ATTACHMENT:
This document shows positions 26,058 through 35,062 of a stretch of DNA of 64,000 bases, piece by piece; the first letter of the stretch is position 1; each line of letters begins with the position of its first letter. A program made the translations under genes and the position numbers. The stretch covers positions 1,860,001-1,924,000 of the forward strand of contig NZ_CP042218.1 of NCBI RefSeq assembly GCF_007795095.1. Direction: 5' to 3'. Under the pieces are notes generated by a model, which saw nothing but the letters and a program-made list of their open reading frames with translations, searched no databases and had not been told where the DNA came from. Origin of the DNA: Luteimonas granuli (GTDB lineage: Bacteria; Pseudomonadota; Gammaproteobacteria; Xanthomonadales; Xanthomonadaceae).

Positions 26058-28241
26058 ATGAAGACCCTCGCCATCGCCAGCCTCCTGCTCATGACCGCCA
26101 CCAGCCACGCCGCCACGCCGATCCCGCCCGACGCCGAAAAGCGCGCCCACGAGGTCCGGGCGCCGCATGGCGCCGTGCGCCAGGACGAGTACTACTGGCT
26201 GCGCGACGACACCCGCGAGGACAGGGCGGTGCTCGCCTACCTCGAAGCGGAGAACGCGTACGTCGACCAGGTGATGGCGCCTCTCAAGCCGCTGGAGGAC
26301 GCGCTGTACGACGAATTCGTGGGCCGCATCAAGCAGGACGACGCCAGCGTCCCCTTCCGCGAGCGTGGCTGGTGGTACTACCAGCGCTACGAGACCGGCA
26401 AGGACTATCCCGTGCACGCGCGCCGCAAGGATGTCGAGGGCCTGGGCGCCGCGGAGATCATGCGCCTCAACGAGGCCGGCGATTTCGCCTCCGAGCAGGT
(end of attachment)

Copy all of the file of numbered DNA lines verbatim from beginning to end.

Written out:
This document shows positions 26,058 through 35,062 of a stretch of DNA of 64,000 bases, piece by piece; the first letter of the stretch is position 1; each line of letters begins with the position of its first letter. A program made the translations under genes and the position numbers. The stretch covers positions 1,860,001-1,924,000 of the forward strand of contig NZ_CP042218.1 of NCBI RefSeq assembly GCF_007795095.1. Direction: 5' to 3'. Under the pieces are notes generated by a model, which saw nothing but the letters and a program-made list of their open reading frames with translations, searched no databases and had not been told where the DNA came from. Origin of the DNA: Luteimonas granuli (GTDB lineage: Bacteria; Pseudomonadota; Gammaproteobacteria; Xanthomonadales; Xanthomonadaceae).

Positions 26058-28241
26058 ATGAAGACCCTCGCCATCGCCAGCCTCCTGCTCATGACCGCCA
26101 CCAGCCACGCCGCCACGCCGATCCCGCCCGACGCCGAAAAGCGCGCCCACGAGGTCCGGGCGCCGCATGGCGCCGTGCGCCAGGACGAGTACTACTGGCT
26201 GCGCGACGACACCCGCGAGGACAGGGCGGTGCTCGCCTACCTCGAAGCGGAGAACGCGTACGTCGACCAGGTGATGGCGCCTCTCAAGCCGCTGGAGGAC
26301 GCGCTGTACGACGAATTCGTGGGCCGCATCAAGCAGGACGACGCCAGCGTCCCCTTCCGCGAGCGTGGCTGGTGGTACTACCAGCGCTACGAGACCGGCA
26401 AGGACTATCCCGTGCACGCGCGCCGCAAGGATGTCGAGGGCCTGGGCGCCGCGGAGATCATGCGCCTCAACGAGGCCGGCGATTTCGCCTCCGAGCAGGT